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Green Notes: “Shoreline at the Edge” captivates, provokes questions

Photographer Paul M. Lurie captures readers’ imagination through stunning aerial photographs of the Lake Michigan shoreline in Shoreline at the Edge: Door County’s Lakeside Forests and Wetlands.

His work shows the transitions from forest to farm field, wilderness to development, and boreal forest to shoreline: photos that cause the reader to wonder how to protect Door County’s uniqueness as it loses wilderness habitat to development and as boreal forests respond to climate change

Steve Leonard, former executive director of The Ridges Sanctuary; and Cinnamon Rossman, Door County Land Trust’s director of charitable giving, co-authored the narrative and captions that add information about geology, history, science and ecology.

Meet Lurie during a book signing and Q&A Aug. 17, 4-6 pm, at Write On, Door County, 4210 Juddville Road in Juddville. Visit doorcountylandtrust.org to learn more.

EXPLORE HOW CLIMATE CHANGE AFFECTS LOCAL PLANTS, ANIMALS

How is the climate crisis affecting local plants and animals? Katie Krouse, director of operations at The Ridges Sanctuary, will lead a Climate Change Coalition field trip at The Ridges on Aug. 18, 1-3 pm, to explore this issue.

Baileys Harbor is home to many threatened and endangered plants and animals that rely on the specific conditions found there, and even the slightest climate changes could pose major threats to their survival.

The field trip is a fundraiser for the Climate Change Coalition (climatechangedoorcounty.com). The cost is $40 per person, and registration is required. The group will be limited to eight.

To register, contact Nicole Matson at 715.330.4660 or [email protected] Meet at The Ridges Sanctuary, 8166 Hwy 57 in Baileys Harbor. 

LEARN HOW TO CONTROL SPREAD OF WEED SEEDS

The increasing prevalence of herbicide-resistant weeds across the state means it’s imperative to stop the accidental spread of weed seeds through contaminated equipment, especially at harvest time.

Join the UW-Extension on Aug. 18, 1-4 pm, at Rio Creek Feed Mill, 715 Frontier Road in Luxemburg, for a free combine-cleaning clinic. A light lunch will be provided. 

Rodrigo Werle, Extension cropping systems weed specialist; and Nick Arneson, a UW-Madison outreach specialist, will discuss weed-seed production, viability, the spread of common weeds and the results of their recent waterhemp and giant ragweed studies. Aerica Bjurstrom, Extension Kewaunee County agriculture agent, will discuss dairy-forage considerations, and Dan Smith, a UW-Madison nutrient and pest-management outreach specialist, will walk participants through the steps to properly clean a combine to limit weed-seed spread.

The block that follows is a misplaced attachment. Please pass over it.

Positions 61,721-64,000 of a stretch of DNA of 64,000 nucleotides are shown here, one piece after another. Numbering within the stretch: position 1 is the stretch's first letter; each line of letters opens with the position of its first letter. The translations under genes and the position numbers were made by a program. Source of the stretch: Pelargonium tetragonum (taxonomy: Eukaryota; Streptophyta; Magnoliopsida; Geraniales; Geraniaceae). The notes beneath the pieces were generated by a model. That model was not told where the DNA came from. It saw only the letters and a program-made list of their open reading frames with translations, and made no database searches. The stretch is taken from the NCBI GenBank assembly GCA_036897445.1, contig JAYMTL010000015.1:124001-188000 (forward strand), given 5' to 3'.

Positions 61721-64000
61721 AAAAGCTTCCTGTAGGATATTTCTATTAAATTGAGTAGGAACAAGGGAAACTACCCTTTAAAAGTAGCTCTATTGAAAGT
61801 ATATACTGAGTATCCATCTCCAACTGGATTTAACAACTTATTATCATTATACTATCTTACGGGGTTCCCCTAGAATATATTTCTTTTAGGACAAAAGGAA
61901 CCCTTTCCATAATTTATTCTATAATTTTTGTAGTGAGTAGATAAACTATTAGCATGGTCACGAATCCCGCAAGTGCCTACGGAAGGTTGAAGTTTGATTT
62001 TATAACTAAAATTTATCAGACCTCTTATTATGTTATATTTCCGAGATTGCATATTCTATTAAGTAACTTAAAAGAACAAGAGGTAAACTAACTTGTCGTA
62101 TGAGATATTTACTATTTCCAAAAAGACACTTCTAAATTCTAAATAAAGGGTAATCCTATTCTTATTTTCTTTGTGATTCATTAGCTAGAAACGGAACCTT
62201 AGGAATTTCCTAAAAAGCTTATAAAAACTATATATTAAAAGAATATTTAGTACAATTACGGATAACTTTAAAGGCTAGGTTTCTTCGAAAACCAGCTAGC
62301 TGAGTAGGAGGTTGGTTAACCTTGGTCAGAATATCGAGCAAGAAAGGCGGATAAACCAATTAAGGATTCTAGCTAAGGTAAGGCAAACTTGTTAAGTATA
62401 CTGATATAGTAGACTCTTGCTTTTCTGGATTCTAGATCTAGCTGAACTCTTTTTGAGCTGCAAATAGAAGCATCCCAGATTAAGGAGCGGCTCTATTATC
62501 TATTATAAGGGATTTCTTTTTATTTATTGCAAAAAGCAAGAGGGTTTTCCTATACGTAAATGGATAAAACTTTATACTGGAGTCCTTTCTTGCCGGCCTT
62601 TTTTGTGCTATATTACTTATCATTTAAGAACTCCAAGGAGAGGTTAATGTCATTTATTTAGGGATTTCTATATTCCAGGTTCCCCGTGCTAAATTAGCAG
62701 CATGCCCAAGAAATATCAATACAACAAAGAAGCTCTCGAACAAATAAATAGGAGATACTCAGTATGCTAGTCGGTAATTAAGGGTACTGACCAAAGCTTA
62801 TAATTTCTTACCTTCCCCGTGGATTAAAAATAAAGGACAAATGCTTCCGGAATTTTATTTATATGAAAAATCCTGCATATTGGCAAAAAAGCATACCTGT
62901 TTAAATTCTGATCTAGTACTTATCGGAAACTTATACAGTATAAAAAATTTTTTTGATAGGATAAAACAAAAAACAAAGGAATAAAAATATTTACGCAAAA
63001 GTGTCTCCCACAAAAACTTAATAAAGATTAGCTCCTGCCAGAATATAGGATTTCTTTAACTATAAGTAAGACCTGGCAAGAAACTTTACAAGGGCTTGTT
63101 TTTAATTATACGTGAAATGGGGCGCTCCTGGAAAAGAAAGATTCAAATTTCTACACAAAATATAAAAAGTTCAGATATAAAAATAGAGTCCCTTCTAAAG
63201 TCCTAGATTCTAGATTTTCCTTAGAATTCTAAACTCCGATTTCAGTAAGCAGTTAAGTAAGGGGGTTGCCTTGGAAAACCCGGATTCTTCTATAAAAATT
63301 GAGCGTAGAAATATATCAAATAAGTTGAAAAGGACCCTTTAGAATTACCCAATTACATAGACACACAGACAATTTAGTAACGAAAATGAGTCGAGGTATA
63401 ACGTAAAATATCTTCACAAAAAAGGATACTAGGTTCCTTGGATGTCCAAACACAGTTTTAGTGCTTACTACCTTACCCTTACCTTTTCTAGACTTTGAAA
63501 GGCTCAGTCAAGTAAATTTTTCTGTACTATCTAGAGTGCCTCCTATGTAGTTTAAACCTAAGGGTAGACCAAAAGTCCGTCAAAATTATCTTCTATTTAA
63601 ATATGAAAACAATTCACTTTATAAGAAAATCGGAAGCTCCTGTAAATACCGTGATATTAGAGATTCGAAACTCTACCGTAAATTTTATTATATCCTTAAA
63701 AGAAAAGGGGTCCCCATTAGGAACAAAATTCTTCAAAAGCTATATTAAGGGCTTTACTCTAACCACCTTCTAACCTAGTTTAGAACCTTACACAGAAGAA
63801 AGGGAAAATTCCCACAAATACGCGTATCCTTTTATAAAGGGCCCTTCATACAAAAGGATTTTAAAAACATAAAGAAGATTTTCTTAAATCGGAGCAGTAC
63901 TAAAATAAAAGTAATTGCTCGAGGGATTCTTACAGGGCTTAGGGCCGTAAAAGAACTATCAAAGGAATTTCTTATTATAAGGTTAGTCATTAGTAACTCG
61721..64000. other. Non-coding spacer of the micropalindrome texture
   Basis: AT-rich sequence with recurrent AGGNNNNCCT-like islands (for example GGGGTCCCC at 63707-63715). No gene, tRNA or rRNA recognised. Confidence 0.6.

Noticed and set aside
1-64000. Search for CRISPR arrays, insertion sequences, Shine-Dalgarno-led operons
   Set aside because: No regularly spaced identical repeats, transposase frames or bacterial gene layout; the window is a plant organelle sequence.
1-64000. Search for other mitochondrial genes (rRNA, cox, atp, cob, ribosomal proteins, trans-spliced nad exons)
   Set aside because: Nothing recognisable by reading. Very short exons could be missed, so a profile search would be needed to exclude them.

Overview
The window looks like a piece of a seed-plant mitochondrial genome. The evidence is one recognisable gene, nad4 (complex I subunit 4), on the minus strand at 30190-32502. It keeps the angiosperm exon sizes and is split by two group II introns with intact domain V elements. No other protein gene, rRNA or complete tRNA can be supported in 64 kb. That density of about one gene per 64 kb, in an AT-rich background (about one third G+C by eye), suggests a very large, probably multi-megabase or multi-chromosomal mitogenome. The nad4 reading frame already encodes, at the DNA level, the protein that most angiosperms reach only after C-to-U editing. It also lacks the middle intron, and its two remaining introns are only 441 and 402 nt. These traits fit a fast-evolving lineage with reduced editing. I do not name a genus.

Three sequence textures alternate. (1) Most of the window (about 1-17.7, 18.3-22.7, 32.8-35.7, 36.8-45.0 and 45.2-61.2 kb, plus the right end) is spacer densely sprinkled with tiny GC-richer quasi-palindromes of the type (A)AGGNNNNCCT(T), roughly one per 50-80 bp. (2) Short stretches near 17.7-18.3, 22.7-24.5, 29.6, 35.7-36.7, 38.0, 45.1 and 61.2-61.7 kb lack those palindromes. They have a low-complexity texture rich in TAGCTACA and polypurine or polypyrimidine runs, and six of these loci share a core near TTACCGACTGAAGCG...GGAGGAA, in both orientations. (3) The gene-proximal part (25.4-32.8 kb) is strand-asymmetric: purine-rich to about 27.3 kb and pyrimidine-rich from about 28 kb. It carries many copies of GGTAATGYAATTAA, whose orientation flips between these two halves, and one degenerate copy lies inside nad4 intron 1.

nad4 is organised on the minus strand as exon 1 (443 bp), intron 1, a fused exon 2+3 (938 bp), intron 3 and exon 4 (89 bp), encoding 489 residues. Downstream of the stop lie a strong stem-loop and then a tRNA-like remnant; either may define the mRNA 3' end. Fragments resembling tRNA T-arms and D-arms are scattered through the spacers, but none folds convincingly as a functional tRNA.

Attendees are encouraged to register at 920.388.7141 to ensure an accurate lunch count.

ENVIRONMENTAL COUNCIL PRESENT GREAT LAKES RESTORATION TALK

The Door County Environmental Council will host Val Klump, dean of the UW-Milwaukee School of Freshwater Sciences, for an in-person presentation Aug. 18, 7 pm, at the Kress Pavilion, 7845 Church St. in Egg Harbor. His talk – “Our Lakes, Our Bay, Our Responsibility: Dead Zones, Harmful Algal Blooms and an Uncertain Future: Meeting the Challenge of Restoring Our Great Lakes” – will also be available live via Zoom at dcec-wi.org.

As one of the world’s foremost researchers on the quality of the waters of the bay of Green Bay, Klump will address the conflicts between human activity and environmental stability in that bay and all of the Great Lakes. 

NOMINATIONS OPEN FOR RECYCLING EXCELLENCE AWARDS

The Wisconsin Department of Natural Resources is accepting nominations for its 2021 Recycling Excellence Awards through Sept. 17. The honors recognize efforts and share innovative ideas with a broad audience. 

Communities, organizations, schools and businesses of any size may nominate themselves or another entity in recognition of outstanding recycling or waste-minimization practices or initiatives. A new goal this year is to reduce food waste in Wisconsin landfills, so food-waste recovery or diversion programs are eligible for the awards, which are offered in four categories: overall program, projects and initiatives, innovation and special events. 

Applicants are encouraged to submit supporting materials such as outreach samples, data, graphs and high-resolution photos. Visit dnr.wisconsin.gov/topic/Recycling/Awards.html to find out more.

ASK WORLD LEADERS TO HELP END PLASTIC POLLUTION

As heads of state gather Sept. 1-2 for the Global Ministerial Conference on Marine Litter and Plastic Pollution, hosted by the UN Environment Programme, the World Wildlife Fund (WWF) urges action to keep plastics out of oceans. This meeting is crucial in moving toward a global and legally binding treaty on plastic pollution.

So far, 760,000 U.S. WWF supporters have expressed their support for a global treaty, but the organization seeks to have 1 million U.S. supporters’ names signed on by the start of the conference.

Plastic in oceans poses serious risks to 800-plus species of marine animals as they ingest it or get tangled in it. Learn more and ask world leaders to act on the plastics crisis by visiting worldwildlife.org and selecting Take Action under the How to Help tab.

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